The sprawling musical drama Les Miserables clocks in at two hours and 38 minutes. Quentin Tarantino's bloody new Western Django Unchained gallops in at two hours and 45. This month's The Hobbit bests them both with a run time of two hours and 50 minutes. In January, the award-buzz friendly thriller Zero Dark Thirty will open wide and tell the tale of a decade-long hunt in two hours and 39 minutes. That's a lot of movie. In a time when studios are looking to get audiences in and out, cramming as many showings into a given day as they can (and optimizing the amount of money they make), Hollywood's blockbusters are longer than ever. And it's not just the end-of-the-year prestige pictures — this past summer's biggest hits are meaty, too: The Avengers ran 143 minutes, The Dark Knight Rises went 165, and even Battleship found enough in its shallow plot to deliver 131 minutes. The trend shows studios playing ball with filmmaker elites: cult favorite Tarantino, Oscar-winners Tom Hooper (The King's Speech) and Kathryn Bigelow (The Hurt Locker), and franchise heroes Peter Jackson and Christopher Nolan. Although this format allows for fewer screens to open up for multiple viewings, it gives the movies an ere of clout. They're long, they're epic, they must be seen. If a movie has the girth, it's either the biggest of blockbuster events or worthy of sweeping awards. At least at first glance of the run time. Decades ago, a lengthy film was pretty standard. Highly-regarded classics like Gone with the Wind and Lawrence of Arabia run nearly four hours, but the audiences who caught those in theaters were treated to an intermission akin to those found in the theater. Is it time to bring back the halfway break? With major outlets like Variety speaking out against the handful of marathon movies flooding theaters, the solution might be as simple as an intermission. With a trek to the theater becoming an increasingly difficult sell, allowing audiences to break for the bathroom or grab an extra snack all at once could create a more comforting environment. The segmented approach may not help the creators of RunPee, an app designed to alert a viewer when a movie is hitting a slow point and its best to run out for a break, but for user experience, it could be a hook to get people back to the multiplex. A recent survey by Fandango of over 1,000 ticket buyers reports that 78% of respondents think they get more for their money with a longer movie. People appear to like the "epic" nature Hollywood is taking. Do you? Do we need intermissions to make the lengthy films more digestible? Answer in our poll below and respond with your own feelings in the comments. Do lengthy blockbusters need intermissions? [Photo Credit: The Weinstein Company] Follow Matt Patches on Twitter @misterpatches More: In Honor of 'Django Unchained': The 20 Greatest Spaghetti Westerns Ever Made Calling All 'Les Misérables' Fans: Let's Get Geeky About Screen vs. Stage 'The Hobbit': Making Sense of Kili, the Hot Dwarf You Might Also Like: Jessica Simpson Announces Pregnancy With Adorable Photo 20 Hot (and Horrifying) TV Nude Scenes
  • Lady Gaga to Take Little Monsters Under the Costumes with 'ARTPOP' Doc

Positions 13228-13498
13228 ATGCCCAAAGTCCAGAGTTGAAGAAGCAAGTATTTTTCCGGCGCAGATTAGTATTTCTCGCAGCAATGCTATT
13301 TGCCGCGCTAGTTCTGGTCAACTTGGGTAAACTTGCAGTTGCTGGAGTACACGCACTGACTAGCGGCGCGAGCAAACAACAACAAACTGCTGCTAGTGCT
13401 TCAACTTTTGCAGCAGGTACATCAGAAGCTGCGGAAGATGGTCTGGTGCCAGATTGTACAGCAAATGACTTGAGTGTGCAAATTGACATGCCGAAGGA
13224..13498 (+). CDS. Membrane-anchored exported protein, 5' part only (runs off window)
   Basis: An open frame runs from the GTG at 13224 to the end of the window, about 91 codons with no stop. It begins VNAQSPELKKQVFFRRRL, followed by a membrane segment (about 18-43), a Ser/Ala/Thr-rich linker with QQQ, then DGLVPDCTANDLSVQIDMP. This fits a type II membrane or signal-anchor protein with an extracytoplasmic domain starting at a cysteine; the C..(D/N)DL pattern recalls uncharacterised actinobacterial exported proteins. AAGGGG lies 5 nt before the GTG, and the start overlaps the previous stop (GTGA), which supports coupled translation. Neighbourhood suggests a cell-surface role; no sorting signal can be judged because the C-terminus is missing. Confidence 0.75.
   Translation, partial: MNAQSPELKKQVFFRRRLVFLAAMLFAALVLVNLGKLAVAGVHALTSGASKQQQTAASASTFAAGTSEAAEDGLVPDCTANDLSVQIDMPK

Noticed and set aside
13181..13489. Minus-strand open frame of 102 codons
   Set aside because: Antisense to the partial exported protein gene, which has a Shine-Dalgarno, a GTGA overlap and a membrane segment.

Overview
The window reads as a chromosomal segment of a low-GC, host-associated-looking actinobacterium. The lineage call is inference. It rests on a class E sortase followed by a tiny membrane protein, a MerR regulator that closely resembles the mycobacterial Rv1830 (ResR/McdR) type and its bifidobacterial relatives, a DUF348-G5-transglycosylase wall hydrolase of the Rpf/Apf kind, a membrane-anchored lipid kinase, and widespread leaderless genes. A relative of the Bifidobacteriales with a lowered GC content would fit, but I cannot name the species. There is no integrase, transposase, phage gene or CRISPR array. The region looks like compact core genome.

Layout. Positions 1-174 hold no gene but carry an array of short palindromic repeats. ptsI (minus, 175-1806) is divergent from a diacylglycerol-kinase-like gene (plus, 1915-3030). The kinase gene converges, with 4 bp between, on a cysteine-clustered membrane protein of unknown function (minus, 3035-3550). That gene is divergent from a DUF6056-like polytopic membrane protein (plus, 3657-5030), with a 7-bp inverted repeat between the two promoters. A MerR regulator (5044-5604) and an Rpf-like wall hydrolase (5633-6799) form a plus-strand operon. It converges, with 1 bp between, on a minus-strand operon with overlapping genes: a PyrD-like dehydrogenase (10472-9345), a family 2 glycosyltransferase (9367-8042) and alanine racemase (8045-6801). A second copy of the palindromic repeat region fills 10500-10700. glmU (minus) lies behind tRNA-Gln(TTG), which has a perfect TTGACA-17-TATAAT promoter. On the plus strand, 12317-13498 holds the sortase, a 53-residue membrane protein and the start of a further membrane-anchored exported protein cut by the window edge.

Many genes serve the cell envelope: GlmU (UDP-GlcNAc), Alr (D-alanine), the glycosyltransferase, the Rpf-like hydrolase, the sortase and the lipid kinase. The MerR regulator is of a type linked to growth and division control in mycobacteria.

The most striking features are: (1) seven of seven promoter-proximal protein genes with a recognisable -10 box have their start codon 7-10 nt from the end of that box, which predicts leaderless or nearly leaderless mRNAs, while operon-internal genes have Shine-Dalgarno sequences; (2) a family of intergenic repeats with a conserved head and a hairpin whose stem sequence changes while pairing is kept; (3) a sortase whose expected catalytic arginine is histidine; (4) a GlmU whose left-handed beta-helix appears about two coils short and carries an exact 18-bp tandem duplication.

By: Matt Patches Dec 26, 2012
    Four years after exploding onto the scene, Stefani Joanne Angelina Germanotta aka Lady Gaga has continued to amass a following using social media and viral music video releases, while remaining somewhat of a mystery (as in, you still never know what to expect when Gaga steps out on stage). Now, thanks to the pop star herself, fans may finally get an inside look at how the magic of a Gaga production comes together. As a Christmas present to her followers, the Mother Monster announced via Twitter that a documentary is in the works that will chronicle everything under the Gaga banner: Merry Christmas little monsters! Terry Richardson @terry_world is making a #LadyGagaMOVIE documenting my life, the creation of ARTPOP + you!— Lady Gaga (@ladygaga) December 25, 2012 Gaga previously collaborated with fashion photographer Terry Richardson on the 2011 book Lady Gaga x Terry Richardson, a collection of Gaga snapshots taken by Richardson over a period of 10 months. The hardcover photo journal landed at No. 5 on the New York Times Bestseller list of advice/miscellaneous books, and was met with critical praise for exposing Gaga's creative side. From the singer's brief tweet, the documentary aims for the same revelatory content. Unknown is where or how the movie will play in front of audiences when it is complete. HBO played host to the star's previous concert movie, Lady Gaga Presents The Monster Ball Tour: At Madison Square Garden, although Gaga has obvious interests in conquering the theatrical world with an upcoming role in Machete Kills. The ambitious and secretive project follows suit with the singer's contemporaries; Justin Bieber and Katy Perry have both released highly successful 3D concert films, and Gaga's "Telephone" partner Beyonce is directing a doc on her own life and career. The Gaga documentary isn't a given for theatrical release — as a powerhouse in the Internet sphere (after all, she can announce news on her own Twitter to millions of eyes), there's a possibility of the Louis C.K. approach. If the film is indeed a revealing portrait aimed at fans, online distribution is a possible (and lucrative) option. With a Lady Gaga documentary in the works, fans may finally have an answer to one of the pop star's lingering questions: was she really Born This Way? [Photo Credit: Twitter] Follow Matt Patches on Twitter @misterpatches More: Lady Gaga Goes from Mother Monster to Wolf Mother in 'Machete Kills' — PIC Lady Gaga: 3 Music Videos That Could Inspire Her Movie Roles Beyoncé Documentary Reveals a Lot of Dancing, But What Else? — TRAILER You Might Also Like: Kim Kardashian Is Pregnant! How Kanye Broke the Surprising News 20 Hottest Bikini Bodies of 2012: Miley and More!